baby Jesus, mere moments old, said:
“Indeed, I am the servant of God. He has given me the Scripture and made me a prophet. And
He has made me blessed wherever I am and has enjoined upon me prayer and zakah as long
as I remain alive. And [made me] dutiful to my mother, and He has not made me a wretched
Topic: Module 9 Discussion
tyrant. And peace is on me the day I was born and the day I will die and the day I am raised
alive.” (Qur’an 19:30-33)
So there are indeed many similarities but some fascinating differences between the version of
Jesus that we have in Christianity and the Jesus of Islam.
*These long references are the traditional Islamic citations for hadith, and they read as “this is according to A, who heard it from B, who heard
it from C, etc.”
Hetal Patel

Hello Rebekkah, I agree with you that this chapter is all about the Islamic religion and to me all
the religions are different and are unique in their own way. It is very interesting how fast the
Islamic culture spread in over ten countries in a short amount of time. I have heard a few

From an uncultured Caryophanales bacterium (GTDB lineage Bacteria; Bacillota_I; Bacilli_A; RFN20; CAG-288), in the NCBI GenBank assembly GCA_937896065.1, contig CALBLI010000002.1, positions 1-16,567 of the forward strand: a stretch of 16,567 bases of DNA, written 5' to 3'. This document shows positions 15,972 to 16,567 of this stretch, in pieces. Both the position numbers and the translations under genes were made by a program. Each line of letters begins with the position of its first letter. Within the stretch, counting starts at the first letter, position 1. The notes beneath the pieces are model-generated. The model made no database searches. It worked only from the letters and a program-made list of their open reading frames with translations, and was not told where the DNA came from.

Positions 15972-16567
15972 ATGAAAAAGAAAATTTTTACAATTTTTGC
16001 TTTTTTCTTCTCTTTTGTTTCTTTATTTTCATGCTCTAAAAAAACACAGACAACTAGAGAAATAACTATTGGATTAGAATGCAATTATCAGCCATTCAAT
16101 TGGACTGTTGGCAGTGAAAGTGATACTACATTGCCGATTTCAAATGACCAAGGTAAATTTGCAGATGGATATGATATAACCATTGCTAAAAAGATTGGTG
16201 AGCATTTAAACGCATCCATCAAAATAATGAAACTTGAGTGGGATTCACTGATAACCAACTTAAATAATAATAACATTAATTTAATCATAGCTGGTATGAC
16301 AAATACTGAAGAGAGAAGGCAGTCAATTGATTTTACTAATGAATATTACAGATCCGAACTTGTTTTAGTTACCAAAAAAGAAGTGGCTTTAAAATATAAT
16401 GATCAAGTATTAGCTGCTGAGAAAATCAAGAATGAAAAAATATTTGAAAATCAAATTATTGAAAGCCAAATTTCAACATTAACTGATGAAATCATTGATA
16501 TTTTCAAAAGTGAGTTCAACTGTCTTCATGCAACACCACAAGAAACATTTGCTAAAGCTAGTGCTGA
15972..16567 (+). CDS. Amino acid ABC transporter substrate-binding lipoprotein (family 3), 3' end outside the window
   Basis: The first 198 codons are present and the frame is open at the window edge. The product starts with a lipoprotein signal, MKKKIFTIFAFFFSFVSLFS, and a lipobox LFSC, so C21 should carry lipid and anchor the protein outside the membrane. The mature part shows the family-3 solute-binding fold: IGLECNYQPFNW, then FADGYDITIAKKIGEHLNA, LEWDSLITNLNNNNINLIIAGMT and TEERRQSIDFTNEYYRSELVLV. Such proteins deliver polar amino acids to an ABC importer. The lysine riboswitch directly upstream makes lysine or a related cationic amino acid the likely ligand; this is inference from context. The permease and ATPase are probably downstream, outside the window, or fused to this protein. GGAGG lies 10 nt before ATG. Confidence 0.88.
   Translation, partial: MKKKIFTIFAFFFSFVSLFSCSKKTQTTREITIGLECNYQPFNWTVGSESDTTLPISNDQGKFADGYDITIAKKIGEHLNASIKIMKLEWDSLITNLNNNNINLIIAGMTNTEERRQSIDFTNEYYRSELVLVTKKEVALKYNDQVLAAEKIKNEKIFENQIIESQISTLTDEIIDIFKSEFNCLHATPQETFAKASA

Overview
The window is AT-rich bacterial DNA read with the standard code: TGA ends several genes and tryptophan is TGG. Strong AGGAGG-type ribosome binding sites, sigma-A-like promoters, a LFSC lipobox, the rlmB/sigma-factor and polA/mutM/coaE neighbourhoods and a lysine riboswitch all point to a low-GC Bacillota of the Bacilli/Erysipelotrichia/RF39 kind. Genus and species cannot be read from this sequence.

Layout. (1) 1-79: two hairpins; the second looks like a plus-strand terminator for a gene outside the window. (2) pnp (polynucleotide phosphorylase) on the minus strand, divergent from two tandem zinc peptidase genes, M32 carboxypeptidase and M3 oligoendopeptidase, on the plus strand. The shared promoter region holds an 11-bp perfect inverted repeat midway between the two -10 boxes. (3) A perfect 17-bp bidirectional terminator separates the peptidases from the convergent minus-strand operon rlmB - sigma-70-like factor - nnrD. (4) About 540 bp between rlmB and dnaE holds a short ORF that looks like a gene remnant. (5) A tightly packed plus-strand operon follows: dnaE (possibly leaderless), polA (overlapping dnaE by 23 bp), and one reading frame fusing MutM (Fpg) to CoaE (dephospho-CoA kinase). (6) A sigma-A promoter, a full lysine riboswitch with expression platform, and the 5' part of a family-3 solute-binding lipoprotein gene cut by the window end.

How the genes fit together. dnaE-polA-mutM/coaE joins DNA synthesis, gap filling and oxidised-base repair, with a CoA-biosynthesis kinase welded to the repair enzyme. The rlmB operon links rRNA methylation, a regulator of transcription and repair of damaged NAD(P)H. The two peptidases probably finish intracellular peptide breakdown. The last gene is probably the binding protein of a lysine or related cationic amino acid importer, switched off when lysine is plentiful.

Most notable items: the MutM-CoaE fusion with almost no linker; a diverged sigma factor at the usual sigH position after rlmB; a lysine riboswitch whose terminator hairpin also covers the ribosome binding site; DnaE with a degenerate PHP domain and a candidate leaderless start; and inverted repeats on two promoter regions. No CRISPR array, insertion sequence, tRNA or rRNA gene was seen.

things about the Islamic culture but had no idea of how similar this culture is to Christianity.
Just like you mentioned some Christians in the west adopted their Muslims patterns of speech
and dress and also gave up the practice of eating pork and developed a special appreciation
in their music and poetry. Many Christian women of elite status chose the Muslim practice of
going out in public with their face veiled. Another thing that I found interesting and common
between both the cultures was the Judgement Day, as both cultures believed that God on that
day will separate the saved and the damned. The Qur’an describes in detail the frightful
tortures with which God will punish the damned and the heavenly rewards of the saved and
the blessed. Even when both the cultures rejected each other, their worlds and their cultures
had a significant impact on each other. I also agree with you on the Five Pillars of Islam, as I
myself would never be able to follow those rules. I do fasting sometimes, but a month of
fasting is something I can never think of and I guess it works out for all the Muslims as they
get a lot of blessing, and also get to eat a lot of good food
 Reply
Tyler Kirkendoll

Topic: Module 9 Discussion
The section in chapter 9 that interested me most would be “Muhammad Signs a Treaty with the
Jews of Medina MUHAMMAD”. I had no clue at all that Muhammad met with the jews to discuss a
treaty in 625. I also says that Muhammad was so influential that many of the jewish tribes actually
ended up converting to islam. The treaty discusses many different scenarios for the jewish and